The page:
Hmong gather for memorial service to honor revered leader
They hope to sustain Vang Pao’s unity, pride he brought
The Hmong community in Spokane is mourning the death of the man they view as the father of their people.
They held a memorial service Saturday at the East Central Community Center for Gen. Vang Pao of the Royal Army of Laos, who led Hmong guerrillas in the CIA-backed fight against communists during the Vietnam War. Pao died Jan. 6 of pneumonia in Clovis, Calif. He was 81.
“He’s like a father,” said Mai Yang, vice president of the Spokane Hmong Association. “He’s the only great leader the Hmong people have ever had. I think for people close to him, there’s still that numbness, that disbelief that he’s gone.”
He gained the admiration of the Hmong – an ethnic group from Southeast Asia that has no homeland – when he led them out of Laos and into America, where they sought better lives. He has been credited with helping thousands of Hmong settle in America, from Minnesota to California to Washington. Many who knew him personally live in Spokane, and he visited the area frequently after he settled in Montana in 1976.
Yang said Pao sometimes used tough love to encourage and empower the Hmong to improve their lives through education and hard work.
“He expected people to be tough and not expect handouts,” she said. “He didn’t want to just give it to you. He wanted them to prove that they earned it.”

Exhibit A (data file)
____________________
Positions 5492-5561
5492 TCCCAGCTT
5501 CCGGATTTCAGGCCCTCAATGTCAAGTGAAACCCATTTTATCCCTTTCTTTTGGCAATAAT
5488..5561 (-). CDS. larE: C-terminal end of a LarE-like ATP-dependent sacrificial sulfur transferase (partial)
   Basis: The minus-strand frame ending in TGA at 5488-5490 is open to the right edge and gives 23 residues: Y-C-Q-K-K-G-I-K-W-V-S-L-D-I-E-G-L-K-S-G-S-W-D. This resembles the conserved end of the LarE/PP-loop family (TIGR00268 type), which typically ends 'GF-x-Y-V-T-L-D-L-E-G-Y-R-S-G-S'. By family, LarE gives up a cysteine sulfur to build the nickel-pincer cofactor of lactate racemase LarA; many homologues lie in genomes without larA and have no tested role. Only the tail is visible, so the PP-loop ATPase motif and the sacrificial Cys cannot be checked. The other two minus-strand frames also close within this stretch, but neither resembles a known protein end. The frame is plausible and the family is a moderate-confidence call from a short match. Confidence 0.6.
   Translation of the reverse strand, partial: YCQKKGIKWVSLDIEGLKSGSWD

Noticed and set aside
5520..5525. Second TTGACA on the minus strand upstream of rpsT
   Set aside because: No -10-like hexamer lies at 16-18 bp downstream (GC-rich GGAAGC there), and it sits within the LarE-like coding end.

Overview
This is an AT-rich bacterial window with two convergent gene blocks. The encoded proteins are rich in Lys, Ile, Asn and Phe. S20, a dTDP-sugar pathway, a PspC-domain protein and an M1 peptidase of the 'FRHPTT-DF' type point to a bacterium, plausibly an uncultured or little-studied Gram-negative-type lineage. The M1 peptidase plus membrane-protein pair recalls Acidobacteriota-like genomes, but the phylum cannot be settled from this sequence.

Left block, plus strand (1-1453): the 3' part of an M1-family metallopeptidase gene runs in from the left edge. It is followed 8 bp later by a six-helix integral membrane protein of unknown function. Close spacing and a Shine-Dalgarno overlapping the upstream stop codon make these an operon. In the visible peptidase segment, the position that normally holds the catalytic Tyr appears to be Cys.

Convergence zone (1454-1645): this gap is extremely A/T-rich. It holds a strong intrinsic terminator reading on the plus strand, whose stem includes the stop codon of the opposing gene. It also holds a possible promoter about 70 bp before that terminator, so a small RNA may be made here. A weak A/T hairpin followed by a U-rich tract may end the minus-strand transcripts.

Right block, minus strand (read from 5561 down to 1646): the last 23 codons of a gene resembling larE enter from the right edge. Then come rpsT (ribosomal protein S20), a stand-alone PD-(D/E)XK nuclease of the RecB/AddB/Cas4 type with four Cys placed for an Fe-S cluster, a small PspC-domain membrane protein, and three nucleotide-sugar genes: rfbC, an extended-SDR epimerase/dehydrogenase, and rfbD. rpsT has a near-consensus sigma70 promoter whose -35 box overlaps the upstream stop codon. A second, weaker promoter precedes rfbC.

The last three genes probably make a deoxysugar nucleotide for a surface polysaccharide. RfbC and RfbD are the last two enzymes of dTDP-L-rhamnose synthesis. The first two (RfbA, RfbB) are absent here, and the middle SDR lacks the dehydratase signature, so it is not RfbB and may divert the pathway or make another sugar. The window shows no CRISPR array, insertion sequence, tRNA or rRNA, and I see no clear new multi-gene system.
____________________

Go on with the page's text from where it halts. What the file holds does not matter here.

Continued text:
Still, many said Saturday he was approachable, generous and kind.
While living in Montana, Pao learned that Vangtou Xiong had to walk everywhere, so he bought Xiong a bicycle.
“This proves to me he cared about the little people,” Xiong said.
Paodoua Moua was one of many who spoke of Pao’s kindness.
“I was just a kid when I was in Laos, but I recall he was like a father figure to everyone,” Moua said. “He treats the well-to-do folks and the common people the same. That’s what I really admire about him.
“When I heard he died, my whole body ached,” she said.
The Hmong have been repressed culturally, religiously and politically throughout history, Yang said. In Laos, they were considered hillbillies, she said, because they didn’t wear shoes, spoke a different language and lacked education.
“They were made fun of,” she said. “That’s why he tried to have influence, to build schools to educate the Hmong people.”
In China, the name for the Hmong was “Miao,” which Yang said means barbarians.
“We were forbidden from speaking Hmong; we were forced to wear Chinese clothes,” Yang said. “In China, we were made to pay taxes, but none of it ever came back to the Hmong community.”
Pao played a pivotal role in changing all that by liberating the Hmong. Now, the venerated general’s death has left a void in the community and Yang said some fear the Hmong will become divided as others vie for leadership.
Vang Xiong, with the National Hmong Grave Desecration Committee, implored the Hmong to remain united and remember the lessons Pao left.
“Don’t lose heart, even though we’ve lost our great leader,” Xiong said. “Let’s use what he’s taught us, to make him truly proud.
“Let’s continue to bring the Hmong people together.”